Toad the Wet Sprocket
The title of Toad the Wet Sprocket's latest album hints at its expressive-bordering-on-mushy pop sweetness, even as the calla lilies on the cover announce it as the make-out album of 1994. If this was a beverage, it would be Libby's fruit nectar spiked with Midori. It took only three listens to drive me hyperglycemic. I heard five, count 'em five, college-radio singles, all full of powerfuzz bass, resonant vocal harmonies, loose guitar lines, hooky choruses, and the studied slouchiness that makes MTV's Buzz Bin go 'round.
Of course most of these power-pop tarts are indistinguishable from Toad's last album, Fruit. In one case, "Woodburning," the Santa Monica foursome just combines their last two hits -- the warm fuzzy waltz-time "Walk on the Ocean" and the descending melodic hook in "Hold Her Down." Voila, a new unit-mover. Like Fruit, most of Dulcinea is shiny, happy fare, with the notable exception of "Begin," a morbid all-out dirge of the "Jesus, turn it off, this is fucking depressing" variety -- a real party-killer (call me perverse, but this is my favorite track). "Windmills" is also a highly successful pop tune, mostly because it borrows all the chord changes from Peter Gabriel's "Secret World."
This album is ear candy. You'll enjoy it. And then you'll feel guilty.
-- By J.C. Herz
Comparisons between Gainesville's For Squirrels (local mogul Rich Ulloa's latest discovery) and R.E.M. during its pre-Grand Poobahs of Rock days are inevitable. Travis Tooke plunks and strums his Rickenbacker through Peter Buck-ish progressions and vocalist Jack Vigliatura manages a decent facsimile of Michael Stipe from the Reckoning era (except Vigliatura sounds angrier and is far more comprehensible than Stipe was back then).
But that's only part of the band's appeal. For Squirrels's wildly successful show -- it brought a standing ovation -- at Stephen Talkhouse recently revealed a range and passion far beyond the murmur of R.E.M. wanna-be's, confirming that this is a band to be reckoned with. All ten selections on Baypath Rd have merit, but the best cuts are "Kaberet," "Unicycle," "3," and "Flagboy," the opening track that sets the tone with a slightly off-key harmonica giving way to a burst of controlled energy.
--By Jim Murphy
Modern Jazz Quartet
MJQ and Friends: A 40th Anniversary Celebration
The Prophet Speaks
The MJQ has been making sublime, sophisticated jazz for five decades now, a feat feted by the recently released 40th Anniversary Celebration. Vibist Milt Jackson's crisp, cold notes, which seem to freeze and sustain in mid-air, and John Lewis's stately (some would say polite) piano have always been the group's hallmark. Connie Kay's feathery touch on drums and Percy Heath's understated bass lines fit like spoons with the subtle mastery of the frontmen. Lewis's interest in classical composition likewise seemed to jigsaw easily with Jackson's entrenchment in the blues, virtually creating what's now known as Third Stream jazz. Whether listeners thought them pretentious and arty or brilliant and innovative, one thing's for sure: The MJQ continually challenged themselves and their audience.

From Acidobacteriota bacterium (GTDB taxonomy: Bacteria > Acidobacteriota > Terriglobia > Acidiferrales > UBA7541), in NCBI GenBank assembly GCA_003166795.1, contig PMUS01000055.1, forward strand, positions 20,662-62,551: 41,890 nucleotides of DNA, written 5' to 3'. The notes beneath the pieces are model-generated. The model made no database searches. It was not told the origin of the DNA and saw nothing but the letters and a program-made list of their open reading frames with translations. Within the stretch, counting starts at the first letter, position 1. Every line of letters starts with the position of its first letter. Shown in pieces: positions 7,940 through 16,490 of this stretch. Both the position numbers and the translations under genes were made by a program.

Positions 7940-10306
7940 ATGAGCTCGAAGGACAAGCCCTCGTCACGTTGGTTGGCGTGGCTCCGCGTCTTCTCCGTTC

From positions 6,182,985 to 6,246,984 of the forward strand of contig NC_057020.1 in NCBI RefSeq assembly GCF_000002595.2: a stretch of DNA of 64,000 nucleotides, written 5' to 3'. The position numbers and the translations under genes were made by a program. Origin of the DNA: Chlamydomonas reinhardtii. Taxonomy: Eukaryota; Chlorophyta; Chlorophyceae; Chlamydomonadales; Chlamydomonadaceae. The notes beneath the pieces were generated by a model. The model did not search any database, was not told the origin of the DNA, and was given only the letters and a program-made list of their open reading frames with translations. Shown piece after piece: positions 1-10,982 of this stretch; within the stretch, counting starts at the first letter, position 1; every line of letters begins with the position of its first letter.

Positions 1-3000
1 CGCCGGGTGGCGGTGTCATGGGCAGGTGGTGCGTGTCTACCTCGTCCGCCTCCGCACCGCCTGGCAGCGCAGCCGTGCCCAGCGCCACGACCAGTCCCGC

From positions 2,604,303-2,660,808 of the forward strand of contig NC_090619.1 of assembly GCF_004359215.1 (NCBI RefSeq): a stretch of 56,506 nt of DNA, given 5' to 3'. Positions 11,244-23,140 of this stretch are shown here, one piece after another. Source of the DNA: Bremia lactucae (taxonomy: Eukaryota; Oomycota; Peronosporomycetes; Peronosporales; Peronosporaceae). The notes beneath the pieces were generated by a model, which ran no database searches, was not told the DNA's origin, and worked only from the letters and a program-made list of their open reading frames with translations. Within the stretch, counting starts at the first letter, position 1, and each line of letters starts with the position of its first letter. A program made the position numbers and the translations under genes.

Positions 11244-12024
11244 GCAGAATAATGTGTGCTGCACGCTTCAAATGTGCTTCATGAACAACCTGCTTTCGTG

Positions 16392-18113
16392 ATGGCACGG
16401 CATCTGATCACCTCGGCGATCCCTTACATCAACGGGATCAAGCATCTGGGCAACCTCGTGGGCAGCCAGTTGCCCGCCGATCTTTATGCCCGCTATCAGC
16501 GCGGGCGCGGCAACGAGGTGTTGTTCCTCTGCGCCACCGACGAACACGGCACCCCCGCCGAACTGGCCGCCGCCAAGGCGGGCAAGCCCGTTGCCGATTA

Which is why the new disc is such a disappointment. The band -- with the exception of Jackson -- sounds uninspired, dully flipping the yellowed pages of the standards songbook. Only three originals appear -- "Bag's Groove," "Django," and "Blues for Juanita" -- despite the wealth of material penned by Jackson and Lewis over the years. But perhaps the greatest disappointment is that guests appear on every track -- some faring better than others (Phil Woods's relaxed alto and Nino Tempo's lush tenor are almost worth the price of the disc alone) -- ultimately taking the spotlight away from the MJQ, which really started out as a rhythm section but went on to far surpass that assignment. Overall, the tracks sound routine, lacking the cool creativity and invention that marked their best work, with and without guest stars.
Much better is Jackson's new solo effort, The Prophet Speaks. Maybe it's the presence of young tenorman Joshua Redman or the propelling drive of drummer Billy Higgins or the sprightly and playful touch of pianist Cedar Walton that fuel the fire. Add the still-awesome chops of Joe Williams (the greatest male vocalist ever, so sit down Francis Albert) on a few tunes, and you've got one swinging, bluesy little number that's got fire in the belly and a tickle in the toe. An ensemble reading of Thelonious's "Blue Monk" is one of the finest versions I've heard, with Williams scatting, mumbling, rumbling, and generally making noise. I just hope the vibesman can carry this excitement back to his old bandmates next time they hit the studio.
-- By Bob Weinberg
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